Soon, a year will have passed since that day of March 11.
While the experience of each individual may differ greatly, I believe that each citizen had an unprecedentedly “intense” time over the past year. How did each of us spend our time leading up to that day, how did we spend the time afterwards, and how are we living now? I imagine that every one of us has various thoughts coming and going in our minds.
On this occasion, I very much hope to have as many people as possible first of all turn their thoughts to the people who lost beloved family members and friends and to those who have become forced into a lifestyle fraught with inconveniences.
The government will hold a memorial ceremony at the National Theatre. It will be connected via live feed with memorial ceremonies taking place in each of the disaster-affected prefectures, and at 2:46 PM on the anniversary we will offer up a minute of silence in mourning for the victims and condolence for their families. I hope that everyone offers up a moment of silence in concert with this, wherever he or she may be.
From today, thirty photographs and messages carefully selected from the Watakushi no Fukkou Dayori (“My Reconstruction News”) collection are on display in the lobby of the Prime Minister’s Office.
Watakushi no Fukkou Dayori is a project inaugurated last September on the Prime Minister’s Office web page (Japanese version). It invites submissions of photographs and messages that capture daily happenings in the disaster areas as they work towards reconstruction, contributed by people living in those areas or by volunteers. More than 500 submissions have been received thus far. Even now, new submissions are arriving on a daily basis, and the posted contents continue to be updated.
Even a single photograph has the power to speak volumes. Seeing photographs of an infant receiving a baby massage in the temporary housing facilities or of children delightedly eating huge mouthfuls of a 6-meter Christmas cake brings a feeling of relief. The smiling faces of the children provide a sense of hope for the reconstruction of the disaster area.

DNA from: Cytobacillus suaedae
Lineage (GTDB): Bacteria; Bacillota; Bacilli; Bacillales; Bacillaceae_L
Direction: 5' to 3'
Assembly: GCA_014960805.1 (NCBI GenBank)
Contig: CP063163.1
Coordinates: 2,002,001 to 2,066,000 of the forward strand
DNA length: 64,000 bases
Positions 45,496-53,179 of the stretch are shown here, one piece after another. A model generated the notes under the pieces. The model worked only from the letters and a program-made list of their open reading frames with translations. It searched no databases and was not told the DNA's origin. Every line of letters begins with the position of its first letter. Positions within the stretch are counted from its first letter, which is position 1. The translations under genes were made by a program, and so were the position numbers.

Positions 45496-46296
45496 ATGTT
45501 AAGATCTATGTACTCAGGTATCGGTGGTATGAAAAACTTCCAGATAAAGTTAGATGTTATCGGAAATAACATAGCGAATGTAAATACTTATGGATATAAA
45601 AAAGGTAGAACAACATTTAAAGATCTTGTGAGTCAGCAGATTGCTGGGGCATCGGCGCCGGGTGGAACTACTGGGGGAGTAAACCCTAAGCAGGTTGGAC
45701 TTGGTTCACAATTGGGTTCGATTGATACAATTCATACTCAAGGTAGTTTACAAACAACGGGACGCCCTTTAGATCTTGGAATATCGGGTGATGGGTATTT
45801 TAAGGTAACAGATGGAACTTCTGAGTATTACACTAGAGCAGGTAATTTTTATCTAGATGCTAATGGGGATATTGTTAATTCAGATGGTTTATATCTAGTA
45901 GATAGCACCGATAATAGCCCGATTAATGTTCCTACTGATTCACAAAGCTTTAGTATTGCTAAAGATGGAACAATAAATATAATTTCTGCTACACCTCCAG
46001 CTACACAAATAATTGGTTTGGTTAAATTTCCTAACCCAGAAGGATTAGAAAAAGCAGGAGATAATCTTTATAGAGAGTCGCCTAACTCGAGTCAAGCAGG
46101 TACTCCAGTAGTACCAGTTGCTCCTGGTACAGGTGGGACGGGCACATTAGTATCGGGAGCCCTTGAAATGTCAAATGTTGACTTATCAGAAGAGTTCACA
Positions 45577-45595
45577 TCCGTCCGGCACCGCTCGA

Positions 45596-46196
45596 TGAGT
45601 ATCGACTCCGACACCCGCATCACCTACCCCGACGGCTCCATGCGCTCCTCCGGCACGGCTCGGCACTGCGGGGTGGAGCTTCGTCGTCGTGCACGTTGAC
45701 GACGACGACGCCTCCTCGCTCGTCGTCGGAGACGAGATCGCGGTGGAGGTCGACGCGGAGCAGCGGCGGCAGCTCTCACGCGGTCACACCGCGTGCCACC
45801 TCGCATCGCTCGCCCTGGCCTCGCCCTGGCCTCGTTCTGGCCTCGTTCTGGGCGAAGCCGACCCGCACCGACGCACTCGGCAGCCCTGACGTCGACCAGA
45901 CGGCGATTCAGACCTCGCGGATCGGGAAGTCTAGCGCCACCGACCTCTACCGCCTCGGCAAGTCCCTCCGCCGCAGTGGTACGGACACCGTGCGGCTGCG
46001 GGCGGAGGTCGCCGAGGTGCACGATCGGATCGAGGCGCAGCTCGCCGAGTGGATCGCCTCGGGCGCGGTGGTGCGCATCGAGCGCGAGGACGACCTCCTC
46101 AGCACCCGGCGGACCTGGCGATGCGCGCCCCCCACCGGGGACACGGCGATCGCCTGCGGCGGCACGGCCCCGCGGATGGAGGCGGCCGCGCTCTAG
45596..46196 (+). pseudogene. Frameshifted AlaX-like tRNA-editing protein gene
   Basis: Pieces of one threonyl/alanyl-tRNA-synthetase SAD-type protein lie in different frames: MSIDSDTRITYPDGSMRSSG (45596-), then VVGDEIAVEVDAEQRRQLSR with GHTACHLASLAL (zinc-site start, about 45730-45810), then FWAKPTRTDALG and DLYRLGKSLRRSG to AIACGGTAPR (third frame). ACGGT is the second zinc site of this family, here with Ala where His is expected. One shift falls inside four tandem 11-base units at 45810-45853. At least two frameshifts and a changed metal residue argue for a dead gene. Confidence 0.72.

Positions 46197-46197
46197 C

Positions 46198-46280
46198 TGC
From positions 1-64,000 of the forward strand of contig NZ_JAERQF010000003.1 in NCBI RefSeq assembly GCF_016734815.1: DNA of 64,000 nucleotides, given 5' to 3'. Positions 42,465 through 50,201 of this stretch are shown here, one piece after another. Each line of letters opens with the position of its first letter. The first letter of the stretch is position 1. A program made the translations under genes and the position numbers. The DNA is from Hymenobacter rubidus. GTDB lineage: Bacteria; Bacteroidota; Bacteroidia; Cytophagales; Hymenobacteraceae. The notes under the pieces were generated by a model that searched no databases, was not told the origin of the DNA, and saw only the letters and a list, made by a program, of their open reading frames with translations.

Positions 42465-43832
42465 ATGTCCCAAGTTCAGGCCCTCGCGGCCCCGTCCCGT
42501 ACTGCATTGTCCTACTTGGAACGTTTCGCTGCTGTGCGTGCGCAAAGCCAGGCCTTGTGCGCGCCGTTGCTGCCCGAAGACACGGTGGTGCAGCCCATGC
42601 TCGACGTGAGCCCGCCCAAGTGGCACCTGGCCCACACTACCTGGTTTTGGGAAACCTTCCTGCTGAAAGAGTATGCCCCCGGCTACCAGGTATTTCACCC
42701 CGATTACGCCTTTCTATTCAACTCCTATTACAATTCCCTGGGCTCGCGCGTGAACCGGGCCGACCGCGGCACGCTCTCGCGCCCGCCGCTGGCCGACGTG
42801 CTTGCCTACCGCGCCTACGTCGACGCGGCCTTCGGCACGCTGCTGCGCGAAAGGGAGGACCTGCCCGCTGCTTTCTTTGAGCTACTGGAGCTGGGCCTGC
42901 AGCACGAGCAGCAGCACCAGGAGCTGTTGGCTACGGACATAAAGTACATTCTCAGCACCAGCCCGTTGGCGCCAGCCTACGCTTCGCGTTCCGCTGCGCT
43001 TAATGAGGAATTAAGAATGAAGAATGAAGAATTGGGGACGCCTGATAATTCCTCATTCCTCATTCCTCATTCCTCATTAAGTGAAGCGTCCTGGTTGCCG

Children are the hope of society and indeed the force that will forge the future. This is also the philosophy that permeates the “New System for Children and Child-rearing” compiled last week.
Of course, it may be that these have picked out only the brighter side of the disaster areas, and it is not my intention to claim that “reconstruction is proceeding smoothly” based on these alone. At the same time, I would be grateful if, by glimpsing new scenes of people who have set out along the path to reconstruction, even a few more people came to share the wish to continue to be a support in this process.
During this week there are a number of events being organized besides those held by the national government and local authorities. One of those is the “HUMANBAND on Route 3.11” project. This project aims to etch into people’s minds remembrance and determination towards reconstruction by having people link hands in the disaster areas at dawn on March 11 for 33 seconds (3 times 11 being 33). I consider participation in such events as these to be one way for individuals to express their feelings. This blog provides a link to the web page of the organizer of this event, so please take a look at it (Japanese only).
I would like to have as many people as possible regard March 11 as it comes around again as a day on which they renew their thoughts of remembrance and also their resolve towards reconstruction, with each person doing so in his or her own way wherever he or she may be. I cannot help but wish for that.
Of course it is I myself who should give the highest priority to such thoughts. I must accelerate recovery and reconstruction from the Great East Japan Earthquake, which are the greatest priorities for the Noda Cabinet. In order to do this, it is imperative to have the cooperation of not merely the disaster-stricken areas but also those outside of the disaster zone.
At last week’s Party Leaders’ Debate, I felt that our discussions have come to mesh a great deal concerning each of the matters of reconstruction of the disaster areas, the comprehensive reform of social security and taxation systems, and “reforms that put legislators themselves on the line.” I believe that if one continues to appeal with simple honesty regarding issues that must be tackled whoever holds the reins of government, understanding will certainly be achieved.
It will soon be a full year since the great earthquake. I will continue to be most vigorously engaged in the reconstruction of the disaster areas and other matters in national affairs.